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  5. "Jetzt, fünf Jahre später, le…

"Jetzt, fünf Jahre später, lesen wir es erneut."

Translation:Now, five years later, we read it again.

October 30, 2015



Sounds like the beginning of the epilogue to a good novel.


Why not "anew" and isn't "again" translated as "wieder"


"anew" should be accepted.

"again" can be "wieder" or "erneut".


1/19/18 - "anew" was accepted. :)


@mizinamo, are wieder and erneut interchangeable?


I think so, together with nochmal / noch einmal.


Is it "nochmal" or "nochmals"? Or are they just different words? If so, are they interchangeable?


Is it "nochmal" or "nochmals"? Or are they just different words?

They are different words.

They have a similar meaning but not quite the same. I'm not sure how to explain the difference, though, since I would translate both of them to "again" in English.


Nochmal is contracted from "noch" and "einmal". Informal.

noch­mals = ein weiteres Mal, noch einmal.

Nochmal vs. nochmals: this and this.



Immer passt es nicht, aber meistens.


Erneut can be used as -

To use again (reuse): erneut benutzen.

To start again (restart): erneut anfangen.

To install again (reinstall): erneut installieren.

To check again ( recheck): erneut prüfen.

to regenerate sth. : etw. erneut erstellen.

...and so on.

Can you translate, "please try again" using erneut?


Why is the verb not in second place here? Jetzt, fünf Jahre später, wir lesen es erneut. < Like this, I'm guessing it's a specific type of subordinate clause? Or one of the three clauses?


"Jetzt, fünf Jahre später" is the first part of the sentence, so "lesen" comes right after it to be in second position. I'm not quite sure why you would expect both that phrase and "wir" to go before "lesen"; that clearly doesn't put "wir" second.

There are no subordinate clauses here, just a single verb "lesen." "Jetzt, fünf Jahre später" is just an adverbial phrase.


Thanks for the reply, I thought the Jetzt, fünf Jahre später, was broken by the two commas, therefore the third part stood on its own.

so jetzt, < own part. fünf Jahre später, < own part. and the next section was a sentence or subordinate with a verb.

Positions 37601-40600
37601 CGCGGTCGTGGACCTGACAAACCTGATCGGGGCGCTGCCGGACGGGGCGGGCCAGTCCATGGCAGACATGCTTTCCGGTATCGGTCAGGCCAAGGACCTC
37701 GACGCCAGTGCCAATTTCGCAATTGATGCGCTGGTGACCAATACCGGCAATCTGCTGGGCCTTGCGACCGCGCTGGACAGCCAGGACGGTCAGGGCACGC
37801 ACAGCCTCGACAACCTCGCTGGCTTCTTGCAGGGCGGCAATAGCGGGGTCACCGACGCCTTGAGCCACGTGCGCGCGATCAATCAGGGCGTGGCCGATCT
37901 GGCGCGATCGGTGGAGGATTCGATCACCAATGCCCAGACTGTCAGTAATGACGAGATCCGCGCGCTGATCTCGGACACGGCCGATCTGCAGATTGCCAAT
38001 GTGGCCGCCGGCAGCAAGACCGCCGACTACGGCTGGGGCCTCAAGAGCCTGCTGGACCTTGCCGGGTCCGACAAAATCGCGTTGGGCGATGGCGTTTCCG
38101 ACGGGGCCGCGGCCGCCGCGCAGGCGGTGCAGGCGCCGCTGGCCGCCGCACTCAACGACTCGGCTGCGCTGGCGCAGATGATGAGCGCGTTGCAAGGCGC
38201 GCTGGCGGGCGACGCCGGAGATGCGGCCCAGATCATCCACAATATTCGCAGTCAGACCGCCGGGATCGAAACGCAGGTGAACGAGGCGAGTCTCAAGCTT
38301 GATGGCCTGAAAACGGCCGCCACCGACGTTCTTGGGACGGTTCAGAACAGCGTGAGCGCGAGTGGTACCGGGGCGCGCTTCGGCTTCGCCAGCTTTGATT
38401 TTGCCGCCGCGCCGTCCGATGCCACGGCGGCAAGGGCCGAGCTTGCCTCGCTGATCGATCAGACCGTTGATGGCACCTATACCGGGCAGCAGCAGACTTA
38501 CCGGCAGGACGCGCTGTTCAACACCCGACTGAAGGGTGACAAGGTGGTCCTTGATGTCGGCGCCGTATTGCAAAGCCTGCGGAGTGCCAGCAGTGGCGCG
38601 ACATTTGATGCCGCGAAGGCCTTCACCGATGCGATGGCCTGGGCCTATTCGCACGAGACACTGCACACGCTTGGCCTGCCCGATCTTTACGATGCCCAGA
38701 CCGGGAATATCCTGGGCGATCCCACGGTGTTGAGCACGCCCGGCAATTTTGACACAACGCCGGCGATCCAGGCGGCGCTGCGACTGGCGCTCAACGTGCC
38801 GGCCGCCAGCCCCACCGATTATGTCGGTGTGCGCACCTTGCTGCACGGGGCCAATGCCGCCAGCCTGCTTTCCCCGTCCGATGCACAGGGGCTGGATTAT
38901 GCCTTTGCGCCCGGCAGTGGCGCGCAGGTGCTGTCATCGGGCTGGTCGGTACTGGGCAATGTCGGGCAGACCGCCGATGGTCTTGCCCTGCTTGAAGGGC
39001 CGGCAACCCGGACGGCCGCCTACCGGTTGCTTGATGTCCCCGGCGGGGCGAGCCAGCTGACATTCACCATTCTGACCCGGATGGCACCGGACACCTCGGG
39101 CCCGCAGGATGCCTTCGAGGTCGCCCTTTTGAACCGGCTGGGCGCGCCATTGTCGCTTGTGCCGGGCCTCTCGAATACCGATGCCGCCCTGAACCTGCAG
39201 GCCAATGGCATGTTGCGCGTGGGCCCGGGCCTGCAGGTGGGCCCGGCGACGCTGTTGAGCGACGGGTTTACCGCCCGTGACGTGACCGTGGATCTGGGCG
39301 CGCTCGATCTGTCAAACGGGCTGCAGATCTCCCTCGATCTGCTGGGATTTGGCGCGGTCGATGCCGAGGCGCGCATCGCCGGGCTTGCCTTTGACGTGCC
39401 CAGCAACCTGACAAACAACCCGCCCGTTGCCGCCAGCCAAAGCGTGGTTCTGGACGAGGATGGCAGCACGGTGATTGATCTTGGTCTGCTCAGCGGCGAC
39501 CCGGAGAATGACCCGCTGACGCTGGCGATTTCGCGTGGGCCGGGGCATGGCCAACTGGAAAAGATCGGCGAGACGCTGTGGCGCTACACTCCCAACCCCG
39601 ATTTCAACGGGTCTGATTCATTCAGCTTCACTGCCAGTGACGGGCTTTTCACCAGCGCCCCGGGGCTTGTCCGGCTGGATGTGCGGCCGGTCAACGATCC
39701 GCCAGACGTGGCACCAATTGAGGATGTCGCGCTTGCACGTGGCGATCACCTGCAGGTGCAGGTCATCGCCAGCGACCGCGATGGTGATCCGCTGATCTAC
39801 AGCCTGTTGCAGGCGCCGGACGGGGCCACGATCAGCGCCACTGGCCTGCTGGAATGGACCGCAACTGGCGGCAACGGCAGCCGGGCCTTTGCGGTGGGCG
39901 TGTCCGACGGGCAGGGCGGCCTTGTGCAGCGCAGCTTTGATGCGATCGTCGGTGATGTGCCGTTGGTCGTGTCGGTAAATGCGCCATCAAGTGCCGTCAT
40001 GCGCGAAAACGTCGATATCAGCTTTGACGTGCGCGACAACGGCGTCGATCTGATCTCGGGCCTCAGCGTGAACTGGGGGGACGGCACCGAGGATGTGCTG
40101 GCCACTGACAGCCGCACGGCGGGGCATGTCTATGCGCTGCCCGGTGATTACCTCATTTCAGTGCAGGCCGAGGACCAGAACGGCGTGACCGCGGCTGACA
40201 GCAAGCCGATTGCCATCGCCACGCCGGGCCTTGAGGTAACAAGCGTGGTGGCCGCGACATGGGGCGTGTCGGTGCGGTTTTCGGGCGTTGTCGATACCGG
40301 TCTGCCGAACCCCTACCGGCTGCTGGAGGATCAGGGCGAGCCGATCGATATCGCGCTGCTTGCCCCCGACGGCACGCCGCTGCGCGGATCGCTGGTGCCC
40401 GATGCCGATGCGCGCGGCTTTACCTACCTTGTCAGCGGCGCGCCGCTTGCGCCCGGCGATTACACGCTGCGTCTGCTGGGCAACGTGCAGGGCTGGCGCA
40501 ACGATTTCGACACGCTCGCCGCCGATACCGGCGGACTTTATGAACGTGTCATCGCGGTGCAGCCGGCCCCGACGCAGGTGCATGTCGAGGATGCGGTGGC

I've never seen the [subj/obj] [verb] where subj/obj is separated by a comma and is still acting as a single entity.

I was told if you can replace it with 'they' then it can all be before the verb. Now, five years later seems like two separate things. But I guess rather than 'they' it is interchangeable with 'then'.


I don't fully understand your reasoning, but the verb is pretty much always going to come right after the first element of the sentence unless that first part is (1) a direct address ("Hans, wir lesen es erneut") or an interjectory word that you could put an exclamation point after ("Ja,(!) wir lesen es erneut").

You can put a number of different things before the verb-- subject, object, adverb, prepositional phrase, etc. That adverb or prepositional phrase could be a "then" or a "there" or a great number of things ("In unserem Haus lesen wir es erneut"; "Mit Freunden lesen wir es erneut").


It's hard to explain what I mean. Basically it's the commas that threw me off.

Even in those examples I would know its a single entity grouped from multiple words [in unserem Haus] [verb] because there is no comma separation between the word just spaces and you wouldn't separate any of the words in the phrase. [Jetzt, fünf Jahre später] [verb] is the first time I've come across comma separated text which is still a single entity.

Maybe it's because commas act differently in English, or because I've seen direct addressing previously which has made me treat commas like the example you show above with the verb three places when including 'Hans'.

But I would consider 'now' to act on its own and 'five years later' to also be its own phrase. If I had seen [fünf Jahre später] [lesen] I wouldn't have batted an eye. It would make sense.

Anyways I think I now understand the reasons from your answer. So thank you for explaining it to me.


Ah, I think I see what what your misunderstanding is now. The commas are just for clarity; they're not really separating "jetzt" and "fünf Jahre später" from the rest of the sentence. What we really have here is commas around "fünf Jahre später" so that "jetzt" doesn't "run into it," more or less. ("Jetzt fünf Jahre später lesen wir es erneut" just mashes up too many words together.) We would also pause in those two places when speaking, so the commas denote that too.

So the commas are there for the same reason they're there in English ("Now, five years later, we're reading it again"), not for any special reason of German grammar.